These days, the topic of work-life balance is more and more the subject of discussion. But the way I think about it, “balance” can mean different things for different people. Personally, I don’t mind working long hours – my passion for what I do and the bold mission we are working towards keep me engaged. The key is that I strongly believe there is more to me than my job. That’s why I intentionally create time for the people I love and activities that give me energy and self-realization outside of work. It’s also important for the long-term. When I retire, it would be nice to already have activities and people that continue to excite me and make me feel complete.
One thing I learned the hard way was that I needed to diagnose myself and get a feel for when to push myself and when to pause. That’s how I discovered the importance of proactive selfcare, instead of trying to catch up on your own care after burnout or an unexpected sickness.
The first step is realizing you’re the one in charge. It’s actually quite empowering. The person who needs to put your needs first is you. Then, and only then, does it matter what support tools and resources that you have or that your company offers. After all, no number of corporate programs can force someone to take advantage of them. Of course, there are cases when an employee may need proactive support from those around. However, most of us can manage if we take it seriously.
For me what works is being intentional about my time. I also know what gives me joy and makes me stronger. Now, I think differently about obstacles. I made a shift from thinking ‘I cannot make it work’ to ‘what needs to happen to make it work?’ It is about defining your non-negotiables and drawing the boundaries.
Here’s an example: When I had young kids, there was so much on my plate. I was working abroad, had a job I wanted to do well in, a family (including a toddler and a baby) who I wanted to spend time with, and my own personal needs and aspirations. So, I had to decide where in my full schedule I could find the time for myself. I prioritized and was flexible. Sometimes, I did yoga with my coach after 10 p.m. when my kids were in bed. Or, during their Saturday afternoon nap, I’d meet a friend for coffee, go hunt for beautiful places to take pictures or practice on my piano. Every Friday, my husband and I went out as a couple and we had a special place for the whole family for Saturday breakfast. These simple things allowed me to be complete and feel energized. I could distract and heal myself. I invested as much or as little time as I could, catching every opportunity. But the entire time, I was very clear about moments that could not be compromised.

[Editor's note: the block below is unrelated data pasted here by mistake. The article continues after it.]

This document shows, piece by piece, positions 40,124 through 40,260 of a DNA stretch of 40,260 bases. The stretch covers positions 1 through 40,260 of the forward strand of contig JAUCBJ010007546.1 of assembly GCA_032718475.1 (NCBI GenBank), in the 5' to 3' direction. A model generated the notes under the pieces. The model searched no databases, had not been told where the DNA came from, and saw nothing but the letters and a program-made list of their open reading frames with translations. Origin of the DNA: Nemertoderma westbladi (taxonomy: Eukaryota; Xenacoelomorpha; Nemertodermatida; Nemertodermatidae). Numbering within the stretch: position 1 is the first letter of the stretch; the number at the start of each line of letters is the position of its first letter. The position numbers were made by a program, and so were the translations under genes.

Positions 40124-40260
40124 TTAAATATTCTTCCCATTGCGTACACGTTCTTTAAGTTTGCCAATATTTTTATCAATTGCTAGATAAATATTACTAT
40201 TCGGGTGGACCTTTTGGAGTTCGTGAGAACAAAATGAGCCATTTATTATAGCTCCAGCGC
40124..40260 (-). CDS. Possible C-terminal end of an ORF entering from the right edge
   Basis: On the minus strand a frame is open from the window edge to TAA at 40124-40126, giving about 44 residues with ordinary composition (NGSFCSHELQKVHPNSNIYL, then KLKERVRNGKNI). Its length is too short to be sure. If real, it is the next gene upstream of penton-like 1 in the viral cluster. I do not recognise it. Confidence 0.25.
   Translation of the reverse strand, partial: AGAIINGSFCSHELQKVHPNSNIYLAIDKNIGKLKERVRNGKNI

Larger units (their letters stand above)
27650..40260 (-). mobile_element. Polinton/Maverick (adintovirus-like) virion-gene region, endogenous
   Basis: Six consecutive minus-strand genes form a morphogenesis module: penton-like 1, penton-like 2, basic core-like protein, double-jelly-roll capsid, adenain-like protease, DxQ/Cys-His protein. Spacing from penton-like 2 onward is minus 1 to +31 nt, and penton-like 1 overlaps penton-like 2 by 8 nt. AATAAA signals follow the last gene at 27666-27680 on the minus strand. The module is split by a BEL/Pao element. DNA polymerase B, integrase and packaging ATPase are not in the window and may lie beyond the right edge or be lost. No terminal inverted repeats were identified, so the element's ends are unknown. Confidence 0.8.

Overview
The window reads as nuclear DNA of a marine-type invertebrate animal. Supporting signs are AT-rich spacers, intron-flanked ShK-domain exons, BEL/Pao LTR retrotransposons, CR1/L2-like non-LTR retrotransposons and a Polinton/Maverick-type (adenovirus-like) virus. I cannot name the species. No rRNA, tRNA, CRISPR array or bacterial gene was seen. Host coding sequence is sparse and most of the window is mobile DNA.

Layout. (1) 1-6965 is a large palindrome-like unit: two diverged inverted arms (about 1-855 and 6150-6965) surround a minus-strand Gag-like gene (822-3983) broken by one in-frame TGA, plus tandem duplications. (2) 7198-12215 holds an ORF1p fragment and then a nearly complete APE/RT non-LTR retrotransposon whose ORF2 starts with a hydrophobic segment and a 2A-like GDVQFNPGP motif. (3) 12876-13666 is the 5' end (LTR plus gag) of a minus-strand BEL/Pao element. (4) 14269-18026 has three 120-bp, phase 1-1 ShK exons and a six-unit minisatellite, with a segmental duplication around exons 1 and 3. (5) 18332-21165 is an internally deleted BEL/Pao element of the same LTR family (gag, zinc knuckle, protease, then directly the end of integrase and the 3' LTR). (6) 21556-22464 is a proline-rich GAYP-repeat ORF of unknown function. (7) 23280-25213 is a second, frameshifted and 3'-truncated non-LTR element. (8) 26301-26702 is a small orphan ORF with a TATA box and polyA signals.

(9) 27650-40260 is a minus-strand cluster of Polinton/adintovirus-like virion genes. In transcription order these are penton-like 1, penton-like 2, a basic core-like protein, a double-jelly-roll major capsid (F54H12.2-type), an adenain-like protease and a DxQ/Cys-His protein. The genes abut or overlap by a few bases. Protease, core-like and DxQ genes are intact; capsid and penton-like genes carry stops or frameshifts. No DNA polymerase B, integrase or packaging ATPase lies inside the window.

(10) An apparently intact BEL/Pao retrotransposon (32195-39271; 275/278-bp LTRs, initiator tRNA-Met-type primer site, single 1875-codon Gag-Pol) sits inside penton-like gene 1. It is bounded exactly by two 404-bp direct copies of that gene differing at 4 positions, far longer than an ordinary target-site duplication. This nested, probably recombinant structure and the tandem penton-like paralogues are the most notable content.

Ultimately, your own mental health is something that you need to prioritize. All that said, I am also proud of the role we play in the lives of our employees as a company.
Our people use the on-site health centers where no-cost health coaching is available. Employees can join virtual or in-person group exercise classes offered through the onsite fitness center, and access recorded classes at any time. Beyond that, we have a range of resources like meditation, yoga, webinars on topics like self-care and resilience, and a digital wellness platform that provides support for employees dealing with stress, sleep issues and mental health concerns.
I know a lot of people here who are doing things outside of work and achieving brilliant results, including running triathlons or painting works of art. In fact, we even encourage our people to volunteer – with two community days per year. We’re empowering our people to do whatever they feel gives them energy and creates a personally rewarding space, so their life isn’t all about work.
As leaders, we need to help our teams find something beyond just a balance between work and life. It’s about more than that. We’re creating a workplace where our people are free to find fulfillment in ways that work best for them and to make their own well-being a priority.
If you’re interested in working for a company that will give you the freedom to discover what works best for you, join me at reynoldsamerican.com/careers or follow my page for future blogs.
Anna Dolgikh – SVP & Chief Human Resources and Inclusion Officer